X2 feels like a prototype through and through, especially after riding the new versions. This does come with some tremendous charm. The ride’s banking screams “Arrow” as transitions out of the Elevated Turn and Outside Raven Turn are quite wonky. The coaster’s 1.1km length is made up of only about 7 elements, which are all quite stretched out. There is a good balance between terrifying moments and seconds to catch your breath, making X2 a lot more approachable than the versions of the coaster that followed. The finale of X2 is its biggest flaw. The track rapidly maneuvers from the furthest corner of the ride plot to the brake run below the lift hill, making the directional change particularly jarring and rough. This is especially true for those seated in the last few cars of the 7-car train. The train’s length works well on the majority of this layout, but this last element demonstrates why later versions shortened the train length. The ride easily remains the wildest coaster in the United States, it’s incredible to think there are two even wilder versions out there.
Next up is the 2006 reimagined version of X2: Eejanaika, located at Fuji-Q Highland in Japan. Eejanaika stands 76 meters tall, and is 1,153m long, making it the largest of the three. Eejanaika has some fascinating quirks. It opened with the same trains X used to run, but aware of the problems caused by the original X trains, the trains were shortened to just 5 cars per train despite the ride being larger than X. These trains still didn’t fare too well, and in 2014 (2 years after Dinoconda opened), Fuji-Q installed the newer S&S trains over the course of a few months(Old and new trains operated together for a bit!). Eejanaika leaves the station in the opposite direction of X2, to the right, and features a similar lift and drop. A key difference is that while X2‘s lift hill marks the edge of the ride, for Eejanaika, the lift is the center of the ride plot. The Raven Turn on Eejanaika is rounder, allowing for a backflip on the way down. This means riders invert twice before even making through the first two elements. The straight forward hill on X2 was replaced with a giant Zero-G Roll in which the seats make a complete forwards rotation while the train also completes a full track inversion. Another key difference is that Eejanaika took the breather-moment (large elevated turn) away and replaced it with a high-speed overbank turn that clears the entire queue and station. The Fly to Lie is on Eejanaika as well, but it faces inwards towards the ride’s station. The ride finishes with an Outside Raven Turn that is incredibly smooth as it doesn’t need to change direction much to get back to the brake run. A quick Fly to Lie brings guests to the flat brake run after which perhaps the most terrifying element occurs. As the train rapidly runs across the catwalks, riders are flipped forward facing the steel rushing by just a few feet away. A terrifying ending.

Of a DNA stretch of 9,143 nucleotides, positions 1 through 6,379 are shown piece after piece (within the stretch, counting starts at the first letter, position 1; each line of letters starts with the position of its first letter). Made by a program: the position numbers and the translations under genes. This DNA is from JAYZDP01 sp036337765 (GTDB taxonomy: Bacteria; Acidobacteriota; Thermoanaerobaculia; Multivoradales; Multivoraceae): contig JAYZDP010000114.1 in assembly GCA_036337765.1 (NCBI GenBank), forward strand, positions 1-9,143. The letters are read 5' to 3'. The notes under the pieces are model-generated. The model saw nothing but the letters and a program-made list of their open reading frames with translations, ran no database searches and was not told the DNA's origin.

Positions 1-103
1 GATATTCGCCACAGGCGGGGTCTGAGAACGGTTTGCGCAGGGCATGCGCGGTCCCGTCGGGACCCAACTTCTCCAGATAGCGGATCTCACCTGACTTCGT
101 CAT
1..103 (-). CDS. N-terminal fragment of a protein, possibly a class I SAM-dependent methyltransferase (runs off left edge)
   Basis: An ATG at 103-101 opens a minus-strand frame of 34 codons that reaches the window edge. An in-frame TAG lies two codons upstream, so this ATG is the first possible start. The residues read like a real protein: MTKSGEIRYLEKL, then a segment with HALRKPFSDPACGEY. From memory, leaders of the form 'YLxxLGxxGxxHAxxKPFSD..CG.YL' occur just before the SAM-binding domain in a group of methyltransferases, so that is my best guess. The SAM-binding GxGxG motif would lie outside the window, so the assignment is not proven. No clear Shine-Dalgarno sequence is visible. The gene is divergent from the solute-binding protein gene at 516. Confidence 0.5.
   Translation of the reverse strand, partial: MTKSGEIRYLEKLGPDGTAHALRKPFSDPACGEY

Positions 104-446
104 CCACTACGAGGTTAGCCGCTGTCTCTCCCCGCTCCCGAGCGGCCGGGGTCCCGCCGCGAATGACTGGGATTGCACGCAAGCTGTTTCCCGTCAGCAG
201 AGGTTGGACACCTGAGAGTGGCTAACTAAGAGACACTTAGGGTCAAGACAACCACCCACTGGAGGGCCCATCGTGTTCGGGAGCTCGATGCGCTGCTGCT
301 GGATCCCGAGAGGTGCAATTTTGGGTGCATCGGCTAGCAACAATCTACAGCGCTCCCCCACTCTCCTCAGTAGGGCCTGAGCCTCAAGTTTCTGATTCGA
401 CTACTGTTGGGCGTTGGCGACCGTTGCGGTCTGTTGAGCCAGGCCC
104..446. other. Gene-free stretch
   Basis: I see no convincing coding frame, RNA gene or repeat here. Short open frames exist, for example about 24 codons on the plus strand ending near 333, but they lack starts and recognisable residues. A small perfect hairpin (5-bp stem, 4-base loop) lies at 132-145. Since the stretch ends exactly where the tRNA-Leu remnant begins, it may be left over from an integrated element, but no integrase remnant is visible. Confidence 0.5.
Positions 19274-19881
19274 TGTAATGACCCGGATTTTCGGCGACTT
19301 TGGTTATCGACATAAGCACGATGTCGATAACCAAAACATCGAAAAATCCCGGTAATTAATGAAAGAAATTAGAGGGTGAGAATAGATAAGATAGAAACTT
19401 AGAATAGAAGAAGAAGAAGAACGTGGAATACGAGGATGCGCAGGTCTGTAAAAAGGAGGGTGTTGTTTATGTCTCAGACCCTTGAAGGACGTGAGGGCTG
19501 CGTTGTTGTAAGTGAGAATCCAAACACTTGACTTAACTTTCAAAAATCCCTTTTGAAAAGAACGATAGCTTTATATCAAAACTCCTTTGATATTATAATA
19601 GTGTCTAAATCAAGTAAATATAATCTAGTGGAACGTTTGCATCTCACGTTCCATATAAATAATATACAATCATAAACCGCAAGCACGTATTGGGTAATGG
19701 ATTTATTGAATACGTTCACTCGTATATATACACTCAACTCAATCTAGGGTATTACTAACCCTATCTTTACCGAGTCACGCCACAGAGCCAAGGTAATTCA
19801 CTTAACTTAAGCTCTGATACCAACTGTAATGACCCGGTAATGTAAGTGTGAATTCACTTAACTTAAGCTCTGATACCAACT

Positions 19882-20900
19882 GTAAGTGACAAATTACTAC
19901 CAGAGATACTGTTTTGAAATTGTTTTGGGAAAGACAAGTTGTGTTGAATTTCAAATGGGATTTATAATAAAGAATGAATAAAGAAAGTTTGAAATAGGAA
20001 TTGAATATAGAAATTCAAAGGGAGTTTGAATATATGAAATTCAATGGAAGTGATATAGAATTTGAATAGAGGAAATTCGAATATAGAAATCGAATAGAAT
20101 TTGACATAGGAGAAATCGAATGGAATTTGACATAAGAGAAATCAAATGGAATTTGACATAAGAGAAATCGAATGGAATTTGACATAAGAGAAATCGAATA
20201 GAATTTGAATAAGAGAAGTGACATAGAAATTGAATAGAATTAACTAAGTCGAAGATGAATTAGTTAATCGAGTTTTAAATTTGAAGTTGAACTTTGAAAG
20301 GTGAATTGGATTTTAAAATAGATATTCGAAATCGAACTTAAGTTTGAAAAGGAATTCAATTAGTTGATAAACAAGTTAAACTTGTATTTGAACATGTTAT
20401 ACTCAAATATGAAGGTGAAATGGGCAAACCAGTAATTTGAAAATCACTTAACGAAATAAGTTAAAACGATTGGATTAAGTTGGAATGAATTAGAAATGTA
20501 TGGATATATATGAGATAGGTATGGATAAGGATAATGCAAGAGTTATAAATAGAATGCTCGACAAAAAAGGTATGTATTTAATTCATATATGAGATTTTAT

Compared to X2, Eejanaika is incredibly exciting because every inch of the ride matters. X2 feels like highlight elements with some filler moments to piece the highlights together. Eejanaika‘s trains are smaller, the ride is larger and longer, but the coaster travels at the same speed as Dinoconda. You get to take in every element and inversion without a chance to catch your breathe. While the surroundings of this park are stunning, the ride plot itself is rather flat and unexciting. The seating was also quite complicated, unlike Dinoconda and X2 where the butterfly harnesses are accompanied by a quick belt between the two, Eejanaika has two additional full-body seatbelts underneath the normal harness configuration, making boarding a timely process. Like all three of these coasters, Eejanaika is terrifying and over the top, but the smoothness of the ride experience and the drawn out elements make it quite an enjoyable coaster with a great finale.